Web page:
An important agreement of the Bilateral Agreements 2 is the Schengen Agreement. It was set up to facilitate travel. It suggested abolishing systemic controls on border crossings withing the Schengen Area but tightening controls at the external borders. It therefore also called, for example, for visas issued by Switzerland to be valid for the entire Schengen Area and vice versa. This, however, led to the need of another agreement, the so-called Dublin Association Agreement, which is legally linked to the Schengen Agreement. It determines which state is responsible for processing asylum applications. It is intended to prevent asylum seekers from applying for asylum in more than one Schengen/Dublin Association country. It therefore states, for example, that if Switzerland has already rejected an asylum application, that person cannot apply for asylum in another member country and vice versa.

“The bilateral approach is the European policy instrument that best allows Switzerland to safeguard its interests with regard to the EU”

To summarize, the two parties have agreed on more than 120 bilateral deals over the last 50 years to ensure smooth relations in areas such as transport, security, trade, and education. This bilateralism is strongly supported domestically. The FC once stated that “the bilateral approach is the European policy instrument that best allows Switzerland to safeguard its interests with regard to the EU”.

However, the relationship between the two parties remains highly complex and is always facing new challenges.
Even though all bilateral agreements were designed as static intergovernmental agreements intended to guarantee Swiss sovereignty and institutional independence, they are increasingly being integrated into the dynamics of EU legislation, resulting in a loss of sovereignty for Switzerland. Regarding Switzerland, the Council of the EU stated in December 2008 that “participating in the internal market requires a uniform and simultaneous application and interpretation of the constantly evolving acquis”. In several negotiations on new bilateral agreements since then, the EU has proposed to suspend the respective agreement if Switzerland does not adopt the new EU legislation. However, the EU requires this unconditional adoption of its respective legislature not only regarding possible future changes, but also with regards to the already existing agreements.

In 2021, the Swiss-EU relationship faced a new challenge, and previous negotiations came to a halt, when the Swiss government rejected the proposed Swiss-EU institutional framework agreement (InstA). The main challenge was managing the free movement of persons in a way that works for both parties. For the FC, discrepancies on various essential points were ultimately insurmountable. The FC e.g. feared a potential surge in EU social welfare beneficiaries without mechanisms to revoke residency or deport individuals convicted of criminal offences.

The FC approved a draft negotiating mandate for ongoing collaboration with the EU

In order to overcome the discrepancies of the InstA, the Swiss authorities came up with a package of new and revised cooperation and market access agreements in December 2023. In contrast to the InstA, this negotiating mandate offers greater flexibility and scope for action to protect the interests of both parties throughout the negotiation process. The mandate is the outcome of 18 months of exploratory talks with the EU and is based on parameters approved by the FC. Furthermore, it provides room for maneuver for the negotiations with the EU. Those negotiations address several key points, such as: new agreements on food safety, health and electricity; Swiss participation in EU education and research programs such as Horizon Europe; regular Swiss-EU cohesion contributions; as well as the dynamic implementation of legislation and mechanisms for resolving disputes concerning the five agreements governing market participation between the two parties (overland transport, free movement of persons, agriculture, overland transport and the mutual recognition of industrial goods).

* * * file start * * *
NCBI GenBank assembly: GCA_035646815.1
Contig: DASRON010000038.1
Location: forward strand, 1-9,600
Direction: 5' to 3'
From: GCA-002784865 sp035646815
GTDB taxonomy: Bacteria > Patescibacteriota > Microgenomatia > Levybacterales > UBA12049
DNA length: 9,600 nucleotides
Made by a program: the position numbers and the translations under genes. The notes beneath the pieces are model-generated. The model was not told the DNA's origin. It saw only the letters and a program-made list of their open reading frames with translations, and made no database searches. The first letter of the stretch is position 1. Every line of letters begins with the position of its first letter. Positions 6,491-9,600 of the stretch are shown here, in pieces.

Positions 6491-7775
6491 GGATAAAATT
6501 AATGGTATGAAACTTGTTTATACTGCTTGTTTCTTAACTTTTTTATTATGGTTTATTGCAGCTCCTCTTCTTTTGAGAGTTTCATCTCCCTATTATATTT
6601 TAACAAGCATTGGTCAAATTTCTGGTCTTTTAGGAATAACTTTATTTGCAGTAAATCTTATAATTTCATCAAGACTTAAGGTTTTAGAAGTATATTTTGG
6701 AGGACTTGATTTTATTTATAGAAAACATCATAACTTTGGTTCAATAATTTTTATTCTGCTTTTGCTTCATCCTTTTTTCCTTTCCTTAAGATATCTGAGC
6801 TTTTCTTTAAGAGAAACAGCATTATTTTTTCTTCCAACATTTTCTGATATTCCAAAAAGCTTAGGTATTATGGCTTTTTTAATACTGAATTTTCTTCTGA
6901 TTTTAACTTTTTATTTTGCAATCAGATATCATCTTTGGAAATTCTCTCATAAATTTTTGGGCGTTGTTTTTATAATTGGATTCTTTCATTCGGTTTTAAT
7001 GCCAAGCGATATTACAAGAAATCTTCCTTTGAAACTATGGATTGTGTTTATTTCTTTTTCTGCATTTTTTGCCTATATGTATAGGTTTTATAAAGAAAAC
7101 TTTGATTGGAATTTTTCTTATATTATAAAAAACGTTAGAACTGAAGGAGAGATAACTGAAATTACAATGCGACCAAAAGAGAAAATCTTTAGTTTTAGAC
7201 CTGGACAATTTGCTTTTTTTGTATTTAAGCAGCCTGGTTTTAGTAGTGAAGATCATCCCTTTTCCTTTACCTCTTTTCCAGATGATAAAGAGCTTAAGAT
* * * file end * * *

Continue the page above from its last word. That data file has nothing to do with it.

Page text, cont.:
Swiss President Viola Amherd and European Commission President Ursula von der Leyen opened negotiations between Switzerland and the EU

On the 18th of March 2024, Swiss President Viola Amherd and European Commission President Ursula von der Leyen officially opened the negotiations on the various elements of the mandate in the presence of the chief negotiators from both sides. To review the progress of the negotiations, a meeting between the Executive Vice-President of the European Commission Maroš Šefčovič and the Federal Councillor Ignazio Cassis, head of the Federal Department of Foreign Affairs (FDFA) is scheduled for June 2024. While in Brussels, Amherd also met with Šefčovič to discuss the situation in the Middle East, migration issues as well as the European Political Community (EPC) as an intergovernmental forum for political cooperation and dialogue on the European continent. Further topics of the meeting in March included the security landscape in Europe, Switzerland’s and the EU’s dedication to peace, and the extension of security policy collaboration, as decided by the FC in September 2022.

However, the Swiss-EU relationship remains an intricate dance of sovereignty and integration

Even though it seems as if Switzerland and the EU found a temporary solution in the negotiating mandate, the question arises how Switzerland will be dealing with the EU in the future, now that the bilateral approach faces more and more challenges and seeking EU membership is still not an option. The relationship between the two parties remains a delicate balance between sovereignty and integration.


Image : Wikimedia Commons

Daniel Möckli, “Switzerland and the EU: Challenges and Uncertainties of Bilateralism”, CSS ETH Zurich, CSS Analysis in Security Policy, No. 81, (October 2010), p. 1-3

Daniel Möckli, “Switzerland and the EU: The Prospects of Bilateralism”, CSS ETH Zurich, CSS Analysis in Security Policy, Vol. 3, No. 37, (July 2008), p. 1-3

“Direct Democracy”, FDFA,, April 6, 2024

Federal Department of Foreign Affairs FDFA, Directorate for European Affairs DEA “Switzerland and the European Union”, (Bern, 2016), (2nd revised edition), p. 21-35

Federal Department of Foreign Affairs FDFA, “Swiss neutrality”, (Bern, 2022), p. 4-13

“President Amherd and European Commission president Ursula von der Leyen open negotiations between Switzerland and the EU”, FDFA,, April 6, 2024

“Switzerland and the EU: cooperation and negotiation”, FDFA,, April 6, 2024

“Why Switzerland doesn’t want to join the European Union”, Swissinfo,, April 6, 2024